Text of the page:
Minutes after the steam-driven Bulusan Volcano eruption of June 19, 2015, I headed to Baluarte in the outskirt of the poblacion where the view of the volcano is unblocked by residential houses. I spotted several farmers attending to their rice paddies as if nothing unusual happened. It was the onset of the rice planting season and the field is flooded with irrigation waters as preparation for rice planting. One farmer told me that had I arrived earlier the volcanic ash-cloud was still beautifully formed compared to what I was looking at that moment I arrived in the area. The wind easily dissipated the volcanic plumes.
I stayed awhile just in case a sudden eruption will follow. I waited. The volcano was silent.
As I waited, I busied myself taking some photos of the surrounding rice fields where farmers were doing their regular morning field chores. No eruption followed. I was about to get back home, when suddenly the quiet farmer from the nearest rice paddy next to the roadside where I was standing turned to me and requested in a serious tone : “Retratoha man ako (please take a photo of me, too),” spontaneously posing with his hoe in hand and beaming with a toothless grin.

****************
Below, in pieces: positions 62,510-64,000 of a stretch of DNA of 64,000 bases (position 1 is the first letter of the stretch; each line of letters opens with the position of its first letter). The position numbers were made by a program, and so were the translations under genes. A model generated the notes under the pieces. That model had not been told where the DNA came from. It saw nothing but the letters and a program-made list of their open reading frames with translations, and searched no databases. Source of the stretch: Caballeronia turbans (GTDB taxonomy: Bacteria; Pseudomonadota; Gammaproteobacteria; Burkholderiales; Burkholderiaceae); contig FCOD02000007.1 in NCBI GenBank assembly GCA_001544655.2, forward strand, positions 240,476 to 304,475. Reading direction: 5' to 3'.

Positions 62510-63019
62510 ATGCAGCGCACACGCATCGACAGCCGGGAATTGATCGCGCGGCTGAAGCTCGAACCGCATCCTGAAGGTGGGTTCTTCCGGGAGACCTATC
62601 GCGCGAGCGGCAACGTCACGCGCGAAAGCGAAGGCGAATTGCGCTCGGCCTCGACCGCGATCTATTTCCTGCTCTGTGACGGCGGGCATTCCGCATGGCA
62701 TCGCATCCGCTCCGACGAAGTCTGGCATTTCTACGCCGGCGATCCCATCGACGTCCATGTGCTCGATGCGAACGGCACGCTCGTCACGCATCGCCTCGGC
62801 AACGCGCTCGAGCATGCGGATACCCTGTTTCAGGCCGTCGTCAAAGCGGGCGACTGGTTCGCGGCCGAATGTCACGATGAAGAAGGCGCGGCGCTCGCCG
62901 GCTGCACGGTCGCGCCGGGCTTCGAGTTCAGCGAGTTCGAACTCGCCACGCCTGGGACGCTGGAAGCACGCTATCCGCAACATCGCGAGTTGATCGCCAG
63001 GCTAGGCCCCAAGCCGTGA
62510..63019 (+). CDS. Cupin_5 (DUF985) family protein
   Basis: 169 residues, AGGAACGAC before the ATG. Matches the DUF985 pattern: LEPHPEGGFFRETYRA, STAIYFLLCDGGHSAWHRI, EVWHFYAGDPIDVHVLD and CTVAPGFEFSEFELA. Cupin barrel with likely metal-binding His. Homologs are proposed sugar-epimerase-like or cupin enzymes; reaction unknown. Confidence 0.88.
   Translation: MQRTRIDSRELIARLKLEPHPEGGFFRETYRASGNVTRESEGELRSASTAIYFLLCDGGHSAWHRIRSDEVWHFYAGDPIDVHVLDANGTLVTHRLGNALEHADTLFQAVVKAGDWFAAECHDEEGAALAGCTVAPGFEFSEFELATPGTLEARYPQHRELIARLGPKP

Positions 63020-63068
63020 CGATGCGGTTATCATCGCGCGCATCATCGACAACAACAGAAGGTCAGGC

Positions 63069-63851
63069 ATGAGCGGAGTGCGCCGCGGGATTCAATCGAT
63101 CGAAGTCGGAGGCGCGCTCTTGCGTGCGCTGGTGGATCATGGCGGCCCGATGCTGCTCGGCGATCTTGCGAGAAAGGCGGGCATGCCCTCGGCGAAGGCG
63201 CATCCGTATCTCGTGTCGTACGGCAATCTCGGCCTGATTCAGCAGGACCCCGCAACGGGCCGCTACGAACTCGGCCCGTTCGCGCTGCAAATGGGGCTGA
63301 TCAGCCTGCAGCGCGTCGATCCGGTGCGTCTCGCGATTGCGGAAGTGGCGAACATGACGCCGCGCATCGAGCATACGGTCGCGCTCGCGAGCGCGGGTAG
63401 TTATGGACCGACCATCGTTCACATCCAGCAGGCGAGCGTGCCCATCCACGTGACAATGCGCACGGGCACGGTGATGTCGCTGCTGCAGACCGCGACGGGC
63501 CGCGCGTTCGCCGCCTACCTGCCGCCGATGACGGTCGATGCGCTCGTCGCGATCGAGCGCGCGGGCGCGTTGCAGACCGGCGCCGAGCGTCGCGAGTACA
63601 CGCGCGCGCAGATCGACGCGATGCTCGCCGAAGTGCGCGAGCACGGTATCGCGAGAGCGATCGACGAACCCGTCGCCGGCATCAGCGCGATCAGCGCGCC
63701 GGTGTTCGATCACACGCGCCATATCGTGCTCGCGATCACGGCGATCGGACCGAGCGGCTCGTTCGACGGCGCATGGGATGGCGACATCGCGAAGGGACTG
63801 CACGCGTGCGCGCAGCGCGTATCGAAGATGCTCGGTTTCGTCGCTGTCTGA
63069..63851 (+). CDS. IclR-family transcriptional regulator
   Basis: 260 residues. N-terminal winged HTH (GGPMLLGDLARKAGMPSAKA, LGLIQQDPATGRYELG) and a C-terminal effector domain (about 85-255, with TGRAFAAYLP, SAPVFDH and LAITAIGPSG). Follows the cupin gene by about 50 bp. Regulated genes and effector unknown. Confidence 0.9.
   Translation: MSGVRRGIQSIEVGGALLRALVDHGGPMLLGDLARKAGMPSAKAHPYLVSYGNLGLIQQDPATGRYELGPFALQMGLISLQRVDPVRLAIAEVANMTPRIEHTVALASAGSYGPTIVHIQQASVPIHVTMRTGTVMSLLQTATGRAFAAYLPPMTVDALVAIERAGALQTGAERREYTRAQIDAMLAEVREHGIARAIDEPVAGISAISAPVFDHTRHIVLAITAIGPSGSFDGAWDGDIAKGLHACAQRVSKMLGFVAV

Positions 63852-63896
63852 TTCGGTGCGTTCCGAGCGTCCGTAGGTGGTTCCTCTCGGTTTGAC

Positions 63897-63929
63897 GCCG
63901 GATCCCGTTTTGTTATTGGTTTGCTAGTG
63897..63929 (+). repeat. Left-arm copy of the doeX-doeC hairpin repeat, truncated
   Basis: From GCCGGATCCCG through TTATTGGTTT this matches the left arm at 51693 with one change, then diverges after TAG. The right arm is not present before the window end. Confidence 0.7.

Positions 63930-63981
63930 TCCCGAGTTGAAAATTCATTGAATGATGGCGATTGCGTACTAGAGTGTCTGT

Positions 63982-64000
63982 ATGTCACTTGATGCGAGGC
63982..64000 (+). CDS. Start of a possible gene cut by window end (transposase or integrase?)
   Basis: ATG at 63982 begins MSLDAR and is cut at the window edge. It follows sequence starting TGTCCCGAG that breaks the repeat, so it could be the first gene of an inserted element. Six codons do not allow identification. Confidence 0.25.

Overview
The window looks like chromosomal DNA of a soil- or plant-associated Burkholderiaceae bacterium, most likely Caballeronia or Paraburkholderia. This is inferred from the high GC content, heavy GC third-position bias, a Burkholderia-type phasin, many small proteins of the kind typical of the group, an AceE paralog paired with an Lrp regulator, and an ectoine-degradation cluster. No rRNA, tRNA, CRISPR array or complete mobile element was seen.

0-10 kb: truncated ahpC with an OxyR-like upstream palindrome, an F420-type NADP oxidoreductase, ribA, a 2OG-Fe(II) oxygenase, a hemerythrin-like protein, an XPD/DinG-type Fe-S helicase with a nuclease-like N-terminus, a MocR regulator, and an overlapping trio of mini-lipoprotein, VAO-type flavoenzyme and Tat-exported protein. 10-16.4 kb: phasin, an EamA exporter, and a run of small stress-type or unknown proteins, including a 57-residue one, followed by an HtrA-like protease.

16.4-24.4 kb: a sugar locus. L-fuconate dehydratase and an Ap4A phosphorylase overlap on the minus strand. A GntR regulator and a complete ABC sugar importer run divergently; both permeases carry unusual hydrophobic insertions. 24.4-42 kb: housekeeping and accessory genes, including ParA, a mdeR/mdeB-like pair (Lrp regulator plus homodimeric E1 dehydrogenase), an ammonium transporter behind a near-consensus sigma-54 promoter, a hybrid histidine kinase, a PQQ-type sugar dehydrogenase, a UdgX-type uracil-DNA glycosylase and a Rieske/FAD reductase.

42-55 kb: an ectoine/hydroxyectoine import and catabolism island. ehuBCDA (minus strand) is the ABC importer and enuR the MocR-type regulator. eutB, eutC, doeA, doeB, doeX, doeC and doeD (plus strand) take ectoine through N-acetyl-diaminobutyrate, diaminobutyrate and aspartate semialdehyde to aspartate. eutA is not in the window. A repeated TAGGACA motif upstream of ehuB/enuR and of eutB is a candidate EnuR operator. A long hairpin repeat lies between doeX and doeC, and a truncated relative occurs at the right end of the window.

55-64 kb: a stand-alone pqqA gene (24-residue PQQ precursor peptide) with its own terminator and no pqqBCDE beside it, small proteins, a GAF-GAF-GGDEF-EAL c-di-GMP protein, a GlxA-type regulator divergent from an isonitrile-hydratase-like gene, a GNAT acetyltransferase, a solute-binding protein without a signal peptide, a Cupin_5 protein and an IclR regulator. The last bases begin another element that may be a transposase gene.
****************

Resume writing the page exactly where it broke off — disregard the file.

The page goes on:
Of course, I obliged happily. This for me was unexpected. For a moment I have forgotten my original intent which was to photograph the volcano in action. I grinned back and quickly pressed the shutter. How could I possibly presumed that a busy farmer would not want his photo taken by a shutterbug? I went home smiling with this thought.
As of today, August 15, alert level 1 remains in effect for Bulusan Volcano.
Alert level 1 for Bulusan Volcano is described by Phivolcs (Philippine Institute of Volcanology) as a kind of low-level volcanic unrest. Entry to the 4 kilometer permanent danger zone is strictly prohibited.
Luckily for Bulusan town, the volcano’s continuing low-level activity is mostly confined to the western side of the volcano that faces the towns of Irosin, Juban and Casiguran. Bulusan town is located in the eastern hemisphere of the volcano’s lower slopes. This is no reason though to be complacent especially for my townmates residing in mountain villages near the PDZ (permanent danger zone) where the smell of azupre (sulfur) pervades the surrounding mountain air in times like this — a reminder that we, Bulusanons live in the embrace of a living and beautiful volcano.
Photographs by Alma P. Gamil